Solar energy set to make comeback in state
Arizona traditionally has been a leader in solar energy.
In the 1990s, the Corporation Commission made Arizona the first state in the nation to require that utilities produce a portion of their energy through renewable sources.
Recently, other states have revved up their renewable efforts, and Arizona has fallen behind. As a result, today even New Jersey's installation rate for customer-owned solar electric systems far exceeds Arizona's.
But Arizona is now poised to retake its rightful place as the hotbed of solar energy production.
The Corporation Commission soon will be hearing a proposal to reform the Environmental Portfolio Standard, the main driver of renewable energy in our state. Under a newly revised EPS, by the year 2025 the state's utilities would have to produce 15 percent of their retail energy sales from renewable sources such as distributed solar panels on residential rooftops, wind energy or bio-mass plants that are beginning to crop up in northern Arizona.
In addition, a number of solar-friendly bills are wending through the Legislature. Among them: HB 2374, sponsored by Rep. Lucy Mason, which would increase allowable tax credits for solar energy devices per residence to $5,000 from $1,000, and would increase the single-residence credit for photo-voltaic systems from $1,000 or 25 percent of cost (whichever is less) to $3,000 or 15 percent of cost (whichever is less). It also establishes a commercial tax credit for businesses installing solar.
HB 2352, sponsored by Rep. Tom Boone, would require the School Facilities Board to develop guidelines for solar cooling and heating for upgrades and replacements.
Leaders from every position on the political spectrum are siding with solar, including conservatives such as former Congressman Matt Salmon, who has emerged as a major force in the battle to bolster the state's solar commitment and create good jobs in the process.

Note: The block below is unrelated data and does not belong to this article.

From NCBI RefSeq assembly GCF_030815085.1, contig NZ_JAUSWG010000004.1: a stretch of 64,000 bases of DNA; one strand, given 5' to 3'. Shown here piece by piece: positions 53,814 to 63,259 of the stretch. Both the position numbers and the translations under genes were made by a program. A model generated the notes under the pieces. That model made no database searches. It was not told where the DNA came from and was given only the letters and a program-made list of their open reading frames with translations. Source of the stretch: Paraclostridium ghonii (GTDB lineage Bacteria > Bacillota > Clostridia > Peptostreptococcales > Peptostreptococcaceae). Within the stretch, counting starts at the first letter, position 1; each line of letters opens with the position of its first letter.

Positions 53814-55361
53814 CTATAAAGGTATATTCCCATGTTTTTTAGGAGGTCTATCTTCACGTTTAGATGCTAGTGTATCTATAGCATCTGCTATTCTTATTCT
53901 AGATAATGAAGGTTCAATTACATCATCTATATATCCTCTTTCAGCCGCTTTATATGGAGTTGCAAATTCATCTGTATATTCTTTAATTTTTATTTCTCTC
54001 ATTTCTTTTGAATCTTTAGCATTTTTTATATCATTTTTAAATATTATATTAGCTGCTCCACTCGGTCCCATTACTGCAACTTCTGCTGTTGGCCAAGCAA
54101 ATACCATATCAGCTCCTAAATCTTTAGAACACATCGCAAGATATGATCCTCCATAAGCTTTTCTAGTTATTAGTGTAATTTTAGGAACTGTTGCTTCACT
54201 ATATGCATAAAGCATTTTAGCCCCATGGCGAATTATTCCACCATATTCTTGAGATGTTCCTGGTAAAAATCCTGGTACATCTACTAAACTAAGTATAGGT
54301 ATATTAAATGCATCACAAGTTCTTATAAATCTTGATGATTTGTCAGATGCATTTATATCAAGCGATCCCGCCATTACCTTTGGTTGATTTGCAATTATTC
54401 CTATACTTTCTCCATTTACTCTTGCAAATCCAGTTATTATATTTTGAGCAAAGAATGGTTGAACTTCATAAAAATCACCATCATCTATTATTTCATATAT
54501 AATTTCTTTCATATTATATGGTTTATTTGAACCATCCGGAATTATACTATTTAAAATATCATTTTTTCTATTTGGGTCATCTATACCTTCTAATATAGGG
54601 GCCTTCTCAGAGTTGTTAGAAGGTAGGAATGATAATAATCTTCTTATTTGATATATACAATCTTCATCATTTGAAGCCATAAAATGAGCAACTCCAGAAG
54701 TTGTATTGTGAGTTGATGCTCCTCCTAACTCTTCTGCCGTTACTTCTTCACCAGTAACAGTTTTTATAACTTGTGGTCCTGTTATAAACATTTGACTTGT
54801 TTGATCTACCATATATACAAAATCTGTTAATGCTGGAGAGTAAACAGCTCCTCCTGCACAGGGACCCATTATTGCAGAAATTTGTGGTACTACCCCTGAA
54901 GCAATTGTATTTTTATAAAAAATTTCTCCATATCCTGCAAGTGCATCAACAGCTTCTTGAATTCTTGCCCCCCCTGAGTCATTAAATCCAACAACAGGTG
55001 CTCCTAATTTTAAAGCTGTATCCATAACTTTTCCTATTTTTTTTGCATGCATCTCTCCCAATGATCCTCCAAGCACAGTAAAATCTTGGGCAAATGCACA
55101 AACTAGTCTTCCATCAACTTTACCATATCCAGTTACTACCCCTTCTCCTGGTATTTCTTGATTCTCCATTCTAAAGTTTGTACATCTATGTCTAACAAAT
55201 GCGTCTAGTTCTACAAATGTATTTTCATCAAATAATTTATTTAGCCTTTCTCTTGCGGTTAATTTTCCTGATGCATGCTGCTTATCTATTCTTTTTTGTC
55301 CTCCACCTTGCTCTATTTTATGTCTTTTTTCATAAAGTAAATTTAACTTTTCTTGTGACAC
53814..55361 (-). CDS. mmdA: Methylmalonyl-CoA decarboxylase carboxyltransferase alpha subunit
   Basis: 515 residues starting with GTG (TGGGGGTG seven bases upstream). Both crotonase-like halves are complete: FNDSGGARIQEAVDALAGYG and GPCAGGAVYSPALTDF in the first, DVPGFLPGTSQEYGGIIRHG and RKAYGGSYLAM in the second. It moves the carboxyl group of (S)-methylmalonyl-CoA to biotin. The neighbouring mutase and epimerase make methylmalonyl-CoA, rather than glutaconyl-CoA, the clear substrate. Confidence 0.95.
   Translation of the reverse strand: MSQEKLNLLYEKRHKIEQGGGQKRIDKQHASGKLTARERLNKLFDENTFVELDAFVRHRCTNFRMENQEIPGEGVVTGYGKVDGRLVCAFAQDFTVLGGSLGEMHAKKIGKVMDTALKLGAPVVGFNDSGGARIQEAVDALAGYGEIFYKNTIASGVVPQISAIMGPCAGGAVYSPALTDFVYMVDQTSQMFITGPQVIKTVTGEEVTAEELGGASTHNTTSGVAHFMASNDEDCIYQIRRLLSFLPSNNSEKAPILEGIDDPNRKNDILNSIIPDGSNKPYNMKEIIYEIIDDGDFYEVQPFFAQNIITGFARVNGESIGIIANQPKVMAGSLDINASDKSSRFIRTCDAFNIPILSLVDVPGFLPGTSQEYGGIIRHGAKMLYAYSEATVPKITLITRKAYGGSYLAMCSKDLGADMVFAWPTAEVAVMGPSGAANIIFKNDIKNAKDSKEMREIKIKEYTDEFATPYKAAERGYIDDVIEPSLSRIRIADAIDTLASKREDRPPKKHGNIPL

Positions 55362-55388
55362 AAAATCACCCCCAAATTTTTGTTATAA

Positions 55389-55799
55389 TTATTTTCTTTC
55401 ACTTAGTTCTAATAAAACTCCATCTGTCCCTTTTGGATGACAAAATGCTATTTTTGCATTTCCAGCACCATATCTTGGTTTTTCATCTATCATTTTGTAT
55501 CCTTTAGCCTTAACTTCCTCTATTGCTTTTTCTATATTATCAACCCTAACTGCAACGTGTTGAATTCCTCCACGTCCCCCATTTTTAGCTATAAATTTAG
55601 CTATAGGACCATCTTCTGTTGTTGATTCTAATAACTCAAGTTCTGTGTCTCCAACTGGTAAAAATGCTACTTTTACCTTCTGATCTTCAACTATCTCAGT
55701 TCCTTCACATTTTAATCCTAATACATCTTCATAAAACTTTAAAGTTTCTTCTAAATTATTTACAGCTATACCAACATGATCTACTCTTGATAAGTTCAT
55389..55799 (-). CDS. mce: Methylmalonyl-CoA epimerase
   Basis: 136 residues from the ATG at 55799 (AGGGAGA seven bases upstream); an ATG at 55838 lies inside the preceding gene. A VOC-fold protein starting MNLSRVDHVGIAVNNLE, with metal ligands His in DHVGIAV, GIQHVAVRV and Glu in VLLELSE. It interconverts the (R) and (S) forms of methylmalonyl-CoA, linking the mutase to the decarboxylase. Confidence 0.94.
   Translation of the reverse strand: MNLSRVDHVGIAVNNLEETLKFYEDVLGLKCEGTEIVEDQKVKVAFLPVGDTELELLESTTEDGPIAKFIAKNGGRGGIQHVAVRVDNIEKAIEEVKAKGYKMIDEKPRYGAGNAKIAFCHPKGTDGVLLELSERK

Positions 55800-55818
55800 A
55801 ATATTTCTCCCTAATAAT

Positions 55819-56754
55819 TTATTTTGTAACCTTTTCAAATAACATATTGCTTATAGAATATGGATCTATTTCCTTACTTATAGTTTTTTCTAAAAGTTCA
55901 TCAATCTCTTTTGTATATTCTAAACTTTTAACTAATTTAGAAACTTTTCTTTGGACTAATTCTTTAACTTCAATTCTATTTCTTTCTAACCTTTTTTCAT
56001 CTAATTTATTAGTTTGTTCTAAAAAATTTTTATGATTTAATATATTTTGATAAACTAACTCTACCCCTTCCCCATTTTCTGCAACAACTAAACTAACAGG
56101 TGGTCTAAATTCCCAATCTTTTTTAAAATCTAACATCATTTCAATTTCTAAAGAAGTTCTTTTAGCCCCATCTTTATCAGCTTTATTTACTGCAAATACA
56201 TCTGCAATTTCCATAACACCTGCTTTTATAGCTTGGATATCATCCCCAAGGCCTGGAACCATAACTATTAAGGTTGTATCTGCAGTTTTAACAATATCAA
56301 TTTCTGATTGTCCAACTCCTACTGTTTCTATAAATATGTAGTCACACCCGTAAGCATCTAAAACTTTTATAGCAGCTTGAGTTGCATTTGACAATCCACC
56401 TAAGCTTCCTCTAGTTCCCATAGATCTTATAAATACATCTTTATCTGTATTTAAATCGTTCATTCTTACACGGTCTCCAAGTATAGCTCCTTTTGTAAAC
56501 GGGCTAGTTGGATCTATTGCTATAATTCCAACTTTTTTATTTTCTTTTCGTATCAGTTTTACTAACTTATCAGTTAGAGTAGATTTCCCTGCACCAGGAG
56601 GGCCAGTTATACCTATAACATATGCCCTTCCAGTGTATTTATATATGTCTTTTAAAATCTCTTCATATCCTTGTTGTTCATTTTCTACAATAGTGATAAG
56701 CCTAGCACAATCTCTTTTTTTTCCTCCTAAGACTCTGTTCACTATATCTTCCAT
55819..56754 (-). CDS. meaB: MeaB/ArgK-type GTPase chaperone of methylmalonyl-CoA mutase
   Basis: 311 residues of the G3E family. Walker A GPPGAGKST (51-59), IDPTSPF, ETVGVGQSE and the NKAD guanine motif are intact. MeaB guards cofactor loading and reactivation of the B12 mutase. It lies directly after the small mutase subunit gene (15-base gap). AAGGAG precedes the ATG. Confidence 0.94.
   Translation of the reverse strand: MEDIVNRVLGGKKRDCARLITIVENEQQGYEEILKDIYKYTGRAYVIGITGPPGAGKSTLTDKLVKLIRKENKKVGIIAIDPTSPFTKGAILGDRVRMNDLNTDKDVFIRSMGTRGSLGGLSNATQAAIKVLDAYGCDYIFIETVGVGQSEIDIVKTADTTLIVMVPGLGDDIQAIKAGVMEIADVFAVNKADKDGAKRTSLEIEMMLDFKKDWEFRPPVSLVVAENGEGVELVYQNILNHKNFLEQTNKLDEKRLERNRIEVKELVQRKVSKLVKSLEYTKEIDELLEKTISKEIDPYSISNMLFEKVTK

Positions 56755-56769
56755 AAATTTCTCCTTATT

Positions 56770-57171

The governor has also weighed in heavily in favor of renewable energy. She recently signed an executive order requiring that all new state buildings have some renewable energy component, a measure that will help reduce utility costs footed by taxpayers.
Why all this attention to solar energy? Most likely it results from a growing consensus nationwide that renewable energy, contrary to the claims of its critics, is cost effective over time. While solar energy is more expensive to construct on a kilowatt to kilowatt basis than coal-fired power plants, it has other quantifiable benefits.
Customer-sited solar energy systems lessen the need for ugly, hard-to-site 500KV power lines, offset dirty power plant emissions that increase the rate of childhood asthma, utilize a no-cost local fuel supply and help to save water that would otherwise be used by power plants. Other forms of renewable energy can have similar positive impacts for Arizona too.
And for those residents who install photo-voltaic panels on their homes, solar energy can pay itself off over the course of 12 to 15 years, at which time a consumer gets free energy. It is little wonder that Gov. Arnold Schwarzenegger has called for the installation of solar panels on 1 million California homes.
With 296 days of sunshine per year – more than most states – Arizona can claim the title of the sunshine capital of the country. It is time now to make it the nation's solar energy capital.
Prescott native Kris Mayes is a member of the Arizona Corporation Commission.